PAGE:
Napoleon, says Wells, could do no more than "strut upon the crest of this great mountain of opportunity like a cockerel on a dunghill. The figure he makes in history is one of almost incredible self-conceit, of vanity, greed, and a grandiose aping of Caesar, Alexander, and Charlemagne which would be purely comic if it were not caked over with human blood." If Bonaparte's aping of Caesar was so ludicrous and so tragic, what can one say of Mussolini's aping of Bonaparte?...
In almost every sentence of his speeches, in almost every page of his writings, Mussolini curses his opponents. He is always shouting "scoundrel," "traitor," "egotist" at someone; his enemies are "soft-brained cowards," "swelled frogs," and "a base and pernicious crew"; he never hesitates to call the man who differs from his opinions a liar; with the utmost contempt he speaks of political enemies and those who have fought duels with him as weaklings, cowards; referring to foreign statesmen and journalists who have said he threatens the peace of the world he replies these are the "accusations of fools"; when he can find nothing evil to say of those whom the world honors he calls them "egocentric," he speaks of their "unbridled egotism"; he is always attacking those who "sell themselves for money, for power," whom he despises — and frequently the word "turncoat" comes up and the six four-letter words in Joyce's "Ulysses."...
Need one go to a psychologist for the explanation of such behavior, or is ordinary intelligence sufficient guide? Proust speaks of "that habit of denouncing in other people defects precisely analogous to one's own." "For," he says, "it is always of those defects that people speak, as though it were a way of speaking about oneself, indirectly, which added to the pleasure of absolution that of confession. Besides, it seems that our attention, always attracted by what is characteristic of ourself, notices that more than anything else in other people . . . an unwashed man speaks only of the baths that other people do not take ... a cuckold sees cuckolds everywhere, a light woman light women, a snob snobs." There can be no better explanation. ...
One thing he has is a blazing hatred. "Not," as one of his compatriots says, "the hatred of a social rebel which is but another facet of love, like the hatred of Brutus for Caesar, of Bruno for the Papacy, of Mazzini for the tyrants," or the hatred which inspired Milton and Byron and Shelley sublimely and which has made heroes and martyrs. Mussolini's dominating hatred, which was important to his success, was the drop of poison on the swift arrow of his Will....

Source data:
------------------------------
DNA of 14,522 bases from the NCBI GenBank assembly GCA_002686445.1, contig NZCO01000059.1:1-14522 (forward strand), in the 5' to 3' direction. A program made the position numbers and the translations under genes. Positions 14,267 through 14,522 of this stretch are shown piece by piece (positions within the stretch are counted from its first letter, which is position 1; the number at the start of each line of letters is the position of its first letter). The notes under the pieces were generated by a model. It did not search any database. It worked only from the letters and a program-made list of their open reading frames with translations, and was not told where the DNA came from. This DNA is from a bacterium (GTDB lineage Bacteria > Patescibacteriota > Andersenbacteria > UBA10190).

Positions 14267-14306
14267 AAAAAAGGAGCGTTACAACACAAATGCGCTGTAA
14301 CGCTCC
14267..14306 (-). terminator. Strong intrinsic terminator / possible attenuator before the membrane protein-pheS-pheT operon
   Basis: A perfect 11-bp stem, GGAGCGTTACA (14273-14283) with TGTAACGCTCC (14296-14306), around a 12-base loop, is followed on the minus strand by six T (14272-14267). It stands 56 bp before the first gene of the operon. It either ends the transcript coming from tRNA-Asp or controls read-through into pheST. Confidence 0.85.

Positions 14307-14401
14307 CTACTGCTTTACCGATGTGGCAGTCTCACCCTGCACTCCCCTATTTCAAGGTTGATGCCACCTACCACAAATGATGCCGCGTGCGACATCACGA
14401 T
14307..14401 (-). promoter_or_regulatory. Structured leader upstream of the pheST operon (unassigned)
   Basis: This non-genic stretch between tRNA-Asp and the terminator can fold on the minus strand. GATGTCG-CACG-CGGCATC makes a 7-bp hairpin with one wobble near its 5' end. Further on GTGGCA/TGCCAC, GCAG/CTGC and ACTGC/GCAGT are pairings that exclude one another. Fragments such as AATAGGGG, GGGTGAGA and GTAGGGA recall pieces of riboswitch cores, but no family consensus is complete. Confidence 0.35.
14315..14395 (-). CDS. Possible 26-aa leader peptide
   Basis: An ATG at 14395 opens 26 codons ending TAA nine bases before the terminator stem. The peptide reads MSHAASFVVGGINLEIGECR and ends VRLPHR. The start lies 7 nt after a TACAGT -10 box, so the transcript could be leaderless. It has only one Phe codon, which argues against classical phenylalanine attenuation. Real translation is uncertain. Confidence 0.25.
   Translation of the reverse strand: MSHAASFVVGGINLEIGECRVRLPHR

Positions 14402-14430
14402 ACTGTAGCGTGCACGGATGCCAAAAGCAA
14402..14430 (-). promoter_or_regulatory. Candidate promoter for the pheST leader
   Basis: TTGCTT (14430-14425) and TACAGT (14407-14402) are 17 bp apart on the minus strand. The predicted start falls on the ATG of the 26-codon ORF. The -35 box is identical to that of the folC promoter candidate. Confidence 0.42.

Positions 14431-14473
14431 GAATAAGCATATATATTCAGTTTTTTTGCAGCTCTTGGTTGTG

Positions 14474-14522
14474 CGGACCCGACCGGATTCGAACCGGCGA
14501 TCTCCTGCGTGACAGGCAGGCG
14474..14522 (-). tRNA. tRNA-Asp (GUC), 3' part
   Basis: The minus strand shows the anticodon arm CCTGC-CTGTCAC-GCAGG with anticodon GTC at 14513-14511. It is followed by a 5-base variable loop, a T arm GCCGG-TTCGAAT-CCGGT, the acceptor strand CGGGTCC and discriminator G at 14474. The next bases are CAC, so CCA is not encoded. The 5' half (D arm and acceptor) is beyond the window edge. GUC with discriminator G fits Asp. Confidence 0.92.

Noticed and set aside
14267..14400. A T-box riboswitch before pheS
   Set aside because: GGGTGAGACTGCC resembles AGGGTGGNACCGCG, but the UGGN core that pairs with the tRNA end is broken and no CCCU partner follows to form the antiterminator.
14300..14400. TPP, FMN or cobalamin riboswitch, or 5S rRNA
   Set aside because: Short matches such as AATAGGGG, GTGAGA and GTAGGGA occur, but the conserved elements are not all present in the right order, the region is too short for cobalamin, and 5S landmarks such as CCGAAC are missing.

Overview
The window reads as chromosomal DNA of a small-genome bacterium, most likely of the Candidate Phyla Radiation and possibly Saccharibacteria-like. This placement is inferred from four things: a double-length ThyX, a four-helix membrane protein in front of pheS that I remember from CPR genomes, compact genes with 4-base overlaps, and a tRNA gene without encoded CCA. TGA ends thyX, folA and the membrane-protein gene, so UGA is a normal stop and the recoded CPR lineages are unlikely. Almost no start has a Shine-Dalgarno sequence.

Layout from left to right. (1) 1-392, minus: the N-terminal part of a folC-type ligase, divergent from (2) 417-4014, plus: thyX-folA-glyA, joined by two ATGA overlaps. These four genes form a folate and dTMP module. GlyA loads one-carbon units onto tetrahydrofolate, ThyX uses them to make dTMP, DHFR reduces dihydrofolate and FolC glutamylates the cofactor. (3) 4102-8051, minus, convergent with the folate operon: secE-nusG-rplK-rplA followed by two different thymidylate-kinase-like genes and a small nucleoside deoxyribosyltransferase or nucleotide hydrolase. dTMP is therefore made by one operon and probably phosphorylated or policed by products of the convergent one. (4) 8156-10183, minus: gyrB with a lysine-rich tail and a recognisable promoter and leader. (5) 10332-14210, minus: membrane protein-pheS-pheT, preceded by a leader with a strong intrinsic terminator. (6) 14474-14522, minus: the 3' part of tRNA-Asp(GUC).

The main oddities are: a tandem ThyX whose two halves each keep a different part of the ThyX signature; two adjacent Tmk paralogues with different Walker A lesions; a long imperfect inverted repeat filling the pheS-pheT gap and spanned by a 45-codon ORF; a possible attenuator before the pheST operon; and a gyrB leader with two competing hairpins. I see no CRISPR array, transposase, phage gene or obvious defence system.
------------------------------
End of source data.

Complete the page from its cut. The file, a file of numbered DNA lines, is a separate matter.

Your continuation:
There remains the question of greatness.
He is, for instance, a great journalist but a tenth-rate litterateur. His eloquence is marvelous — emotionally, not logically. He is a great politician, a great leader of the mob, but he is a demagogue and not a statesman.
He is a genius at assimilating the ideas of other persons and making them his own.
He is totally unscrupulous.
He has never done anything original.
He has a tremendous will but an inferior mind....
History will say that Mussolini shows the triumph of the superiority complex, the triumph of Nietzschean catch-phrases, the triumph of the adapter of other people's ideas, the triumph of the book-made egotist.
Reactionary dictators are men of no element of greatness, men with no philosophy, no burning humanitarian ideal, nor even an economic program of any value to their nation or to the world. Grand and imposing as they look in their flaming uniforms and shirts in nationalist colors on marching days, they are almost forgotten the hour a change is made. Who now remembers Waldemiras? What country did he rule? What became of Pangalos? How many Bratianus were there and what happened to them? And how ignoble became that same Primo de Rivera who one day before had stood arm in arm with Mussolini, his treaty-friend, his proud disciple? But it is not too fantastic to imagine a time after Mussolini's disappearance, when the commentators will say that after all he was only a renegade Socialist who could never be trusted, a puny, sententious imitator of Lenin, a rather foolish repeater of Kaiser Wilhelm's foolish phrases, a man mentally and physically ill, a megalomaniac who thought he could change the course of economic forces by the use of magnificent phrases taken from Karl Marx, Nietzsche, Hegel, Vilfredo Pareto, and his former colleagues in the Socialist movement — and nevertheless a person worthy of statues. After all, he is the original Duce of Fascismo, and all the others are merely imitators.
All of Mussolini's monuments will be monuments to the strength of a weakling, monuments to the weakness of his opposition, to the cowardice of the masses, but, above all, monuments to an Ego and a Will.
-- Sawdust Caesar, by George Seldes